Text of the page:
Pest & Predator Control


On this page:

1. Coyote Control ⤵
2. Wild Boars ⤵
3. Clubroot ⤵
4. Beaver Dams ⤵
5. Mountain Pine Beetle ⤵
6. Grasshoppers ⤵


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Coyote Control

In terms of Predator Control, coyotes fall within the county jurisdiction. Our program runs in conjunction with Alberta Agriculture Predator Control.

Coyote Control Policy


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Wild Boars

Wild Boars are considered a pest when at large in Alberta. Raising wild boars or starting a wild boar farm in Yellowhead County is not allowed, as wild boars are prohibited animals under Yellowhead County’s Animal Control Bylaw and Prohibited Animals Bylaw.  For more information on wild boars please visit Alberta Agriculture’s website or the AB Invasive Species website.

 Bylaw 09.18 – Prohibited Animals with Yellowhead County

Wild Boar (Sus scrofa) identification:
  • Purebred wild boars have a coat of long bristly hairs thickening into a mane on the shoulders and neck.
  • Thick, dark brown to black hair coat. Coarse hairs on the mane and head is creamy or silver-tipped.
  • The tail hangs straight, not curled.
  • Eurasian wild boars have longer legs, larger heads and longer snouts than feral/domestic hogs.
  • Larger head to body ration than domesticated varieties.
  • The ears are hairy and erect or upright, not floppy.
  • Humps on shoulders and back sometimes evident.
  • Males have four canine teeth (tusks) used for defence and to establish dominance.

AB Invasive Species Fact Sheet on Wild Boars

AB Agriculture website on Wild Boars


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Beaver Dams

As the beaver is not a declared pest under the Agricultural Pest Act of Alberta, the County will only undertake the removal of beaver/dams to protect the integrity of the County road system. You can review the Yellowhead County Beaver Control Policy on our Bylaws & Policies page.


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Clubroot

Clubroot is a soil-borne disease that reduces yields of cruciferous crops such as canola, mustards and some vegetables. The disease causes galls or clubs to form on the root systems of infected plants which then restricts the nutrient and water uptake of the plants reducing the yields of crops.
The higher rate of the infection of clubroot in the soil, the more severe the yield loss in the crop.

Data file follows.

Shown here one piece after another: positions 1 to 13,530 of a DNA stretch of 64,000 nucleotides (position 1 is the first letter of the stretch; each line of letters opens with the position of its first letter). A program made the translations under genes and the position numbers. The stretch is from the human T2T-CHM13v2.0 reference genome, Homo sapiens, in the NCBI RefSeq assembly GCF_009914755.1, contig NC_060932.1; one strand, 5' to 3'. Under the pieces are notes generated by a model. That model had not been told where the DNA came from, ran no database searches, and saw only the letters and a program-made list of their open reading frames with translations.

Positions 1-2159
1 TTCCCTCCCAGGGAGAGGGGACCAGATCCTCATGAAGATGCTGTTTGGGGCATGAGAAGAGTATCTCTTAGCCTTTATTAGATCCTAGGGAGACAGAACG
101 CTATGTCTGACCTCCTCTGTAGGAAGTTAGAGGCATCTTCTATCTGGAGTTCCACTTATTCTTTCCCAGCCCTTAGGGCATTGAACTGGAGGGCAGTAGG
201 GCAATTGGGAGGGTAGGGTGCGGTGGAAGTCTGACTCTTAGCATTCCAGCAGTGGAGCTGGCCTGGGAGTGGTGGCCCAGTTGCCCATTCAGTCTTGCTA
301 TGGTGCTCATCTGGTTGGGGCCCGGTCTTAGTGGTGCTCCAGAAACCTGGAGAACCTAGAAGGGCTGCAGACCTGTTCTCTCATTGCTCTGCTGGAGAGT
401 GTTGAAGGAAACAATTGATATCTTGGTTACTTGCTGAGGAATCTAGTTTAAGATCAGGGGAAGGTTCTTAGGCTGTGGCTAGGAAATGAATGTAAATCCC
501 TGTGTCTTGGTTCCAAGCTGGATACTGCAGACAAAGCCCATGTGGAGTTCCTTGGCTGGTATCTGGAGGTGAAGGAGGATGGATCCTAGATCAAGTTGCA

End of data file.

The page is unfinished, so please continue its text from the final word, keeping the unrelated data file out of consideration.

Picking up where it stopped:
• Clubroot Facts & Links ⤵

    The primary way this disease spreads is by soil movement from infected fields to non-infected fields. This may be done by soil falling off of farm machinery, vehicles, and off-highway vehicles. It may also be spread by wind and water erosion. Equipment sanitation is essential to preventing the establishment of clubroot.

    Rotation of crops is highly recommended to prevent the severity of clubroot in one’s fields. Continuous cropping of canola may increase the likelihood and severity of infection. There are no treatments currently available for clubroot infected fields/plants so prevention practices are highly recommended. Some things you can do to prevent the establishment of clubroot as:

    • Check fields regularly and look for abnormalities such as galls and/or clubs on roots, premature ripening and/or wilting plants

    • Sanitize machinery, vehicles and equipment before moving into a new area with a solution of 1% bleach and 99% water

    • Use clubroot resistant varieties of seed for planting

    In 2015 a new clubroot pathotype was confirmed in the Edmonton region that is able to overcome resistant varieties of seed. Dr. Stephen Strelkov at the University of Alberta looked at samples collected from several fields and was able to verify higher levels of infection than expected in some clubroot resistant varieties. “This is a different pathotype that none of the commercially available clubroot resistant varieties in Western Canada are effective at managing,” says Strelkov.

    The Canola Council of Canada has advised that canola growers and agronomists scout their clubroot resistant varieties this summer with extra effort and vigilance. A focused survey in the Edmonton region has been underway to help better understand the pathogen’s prevalence and distribution.

    Please see www.clubroot.ca for more details.

    Clubroot of Brassicaceae Policy 6300.06

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Mountain Pine Beetles – What Can You Do?

Yellowhead County Residents play an important role in managing the mountain pine beetle infestation. Early detection and control is critical in managing Alberta’s MPB infestations and preventing further spread. The MPB app can be found at www.pinebeetleapp.ca.

  • Mountain Pine Beetle Info ⤵

    Background:

    Mountain Pine Beetle is an insect with the potential to devastate landscapes.  A large MPB outbreak started in British Columbia in the early 1990s. Since that time the insect has killed about 50% of the total volume of commercial lodgepole pine in that province. While isolated records of MPB had been noted in Alberta before, it was the massive migration of beetles into Alberta from outbreaks in British Columbia in 2006 that has since fueled the spread in this province.

    Mountain pine beetles in your backyard?